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A vitrification experiment.

Vitrification (from Latin vitreum, "glass" via French vitrifier) is the transformation of a substance into a glass,[1] that is to say a non-crystalline amorphous solid. In ceramics it gives impermeability to water.[2]


Vitrification is characteristic for amorphous materials or disordered systems and occurs when bonding between elementary particles (atoms, molecules, forming blocks) becomes higher than a certain threshold value.[3] Thermal fluctuations break the bonds; therefore, the lower the temperature, the higher the degree of connectivity. Because of that amorphous materials have a characteristic threshold temperature termed glass transition temperature (Tg): below Tg amorphous materials are glassy whereas above Tg they are molten.

Usually, it is achieved by rapidly cooling a liquid through the glass transition. Certain chemical reactions also result in glasses. An important application is the vitrification of an antifreeze-like liquid in cryopreservation.

In a wider sense, the embedding of material in a glassy matrix is also called vitrification. An important application is the vitrification of radioactive waste to obtain a stable compound that is suitable for ultimate disposal.

In ceramics

Vitrification is the progressive partial fusion of a clay, or of a body, as a result of a firing process. As vitrification proceeds the proportion of glassy bond increases and the apparent porosity of the fired product becomes progressively lower.[4][5] Vitreous bodies have open porosity, and may be either opaque or translucent. In this context 'zero porosity'; may be defined as less than 1% water absorption. However, various standard procedures define the conditions of water absorption. [6][7][8] An example is by ASTM, who state "The term vitreous generally signifies less than 0.5 % absorption. except for floor and wall tile and low-voltage electrical insulators which are considered vitreous up to 3 % water absorption."[9]

Glazing alone does not make pottery impermeable to water. Porcelain, bone china and sanitaryware are examples of vitrified pottery, and are impermeable even without glaze. Stoneware may be vitrified or semi-vitrified, the latter type would not be impermeable without glaze.[10][11][12]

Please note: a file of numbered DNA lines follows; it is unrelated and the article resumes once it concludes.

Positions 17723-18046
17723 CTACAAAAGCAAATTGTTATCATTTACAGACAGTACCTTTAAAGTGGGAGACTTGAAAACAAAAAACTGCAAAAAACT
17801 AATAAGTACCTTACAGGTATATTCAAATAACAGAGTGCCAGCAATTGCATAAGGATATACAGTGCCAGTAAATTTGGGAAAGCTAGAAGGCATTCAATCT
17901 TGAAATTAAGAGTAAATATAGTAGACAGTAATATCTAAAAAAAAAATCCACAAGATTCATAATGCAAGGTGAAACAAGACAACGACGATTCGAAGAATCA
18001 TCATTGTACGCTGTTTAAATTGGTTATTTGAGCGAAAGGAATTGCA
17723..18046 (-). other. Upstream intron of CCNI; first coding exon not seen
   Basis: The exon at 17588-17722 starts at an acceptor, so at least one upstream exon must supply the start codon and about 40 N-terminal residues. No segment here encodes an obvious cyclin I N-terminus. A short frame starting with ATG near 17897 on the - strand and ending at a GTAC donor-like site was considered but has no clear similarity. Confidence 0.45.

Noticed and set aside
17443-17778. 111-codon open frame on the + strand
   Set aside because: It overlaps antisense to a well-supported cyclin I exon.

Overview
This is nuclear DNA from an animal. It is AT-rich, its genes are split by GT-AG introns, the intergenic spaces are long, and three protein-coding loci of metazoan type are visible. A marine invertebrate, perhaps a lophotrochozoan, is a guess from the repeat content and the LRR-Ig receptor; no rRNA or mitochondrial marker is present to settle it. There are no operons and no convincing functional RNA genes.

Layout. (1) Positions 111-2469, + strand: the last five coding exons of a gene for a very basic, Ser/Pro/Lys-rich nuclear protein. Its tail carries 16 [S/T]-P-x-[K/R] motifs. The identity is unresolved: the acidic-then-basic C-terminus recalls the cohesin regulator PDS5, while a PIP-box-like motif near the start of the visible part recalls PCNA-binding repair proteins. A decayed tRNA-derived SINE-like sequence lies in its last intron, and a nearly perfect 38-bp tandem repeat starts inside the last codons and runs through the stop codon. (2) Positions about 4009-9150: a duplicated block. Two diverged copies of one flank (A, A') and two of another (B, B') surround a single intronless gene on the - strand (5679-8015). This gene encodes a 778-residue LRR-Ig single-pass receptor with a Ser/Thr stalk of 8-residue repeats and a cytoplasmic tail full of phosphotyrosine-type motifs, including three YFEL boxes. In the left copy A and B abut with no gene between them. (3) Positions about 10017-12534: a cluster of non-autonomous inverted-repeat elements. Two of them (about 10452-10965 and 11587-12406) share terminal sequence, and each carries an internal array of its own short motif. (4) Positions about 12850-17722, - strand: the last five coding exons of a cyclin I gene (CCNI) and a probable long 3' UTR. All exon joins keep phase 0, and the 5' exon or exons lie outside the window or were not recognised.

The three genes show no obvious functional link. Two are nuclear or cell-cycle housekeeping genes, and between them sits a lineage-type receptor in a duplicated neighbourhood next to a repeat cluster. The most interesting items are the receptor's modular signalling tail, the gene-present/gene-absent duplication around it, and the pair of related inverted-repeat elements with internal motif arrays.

When sucrose is cooled slowly it results in crystal sugar (or rock candy), but when cooled rapidly it can form syrupy cotton candy (candyfloss). In the process of vitrification the solid waste is exposed to heat and is converted into a sort of glass-like substance.

Vitrification can also occur when starting with a liquid such as water, usually through very rapid cooling or the introduction of agents that suppress the formation of ice crystals. This is in contrast to ordinary freezing which results in ice crystal formation. Additives used in cryobiology or produced naturally by organisms living in polar regions are called cryoprotectants.

Arctic frogs and some other ectotherms naturally produce glycerol or glucose in their livers to reduce ice formation. When glucose is used as a cryoprotectant by arctic frogs, massive amounts of glucose are released at low temperature and a special form of insulin allows for this extra glucose to enter the cells. When the frog rewarms during spring, the extra glucose must be rapidly eliminated, but stored. Arctic insects also use sugars as cryoprotectants. Arctic fish use antifreeze proteins, sometimes appended with sugars, as cryoprotectants.


Ordinary soda-lime glass, used in windows and drinking containers, is created by the addition of sodium carbonate and lime (calcium oxide) to silicon dioxide. Without these additives silicon dioxide will require very high temperature to obtain a melt and subsequently (with slow cooling) a glass.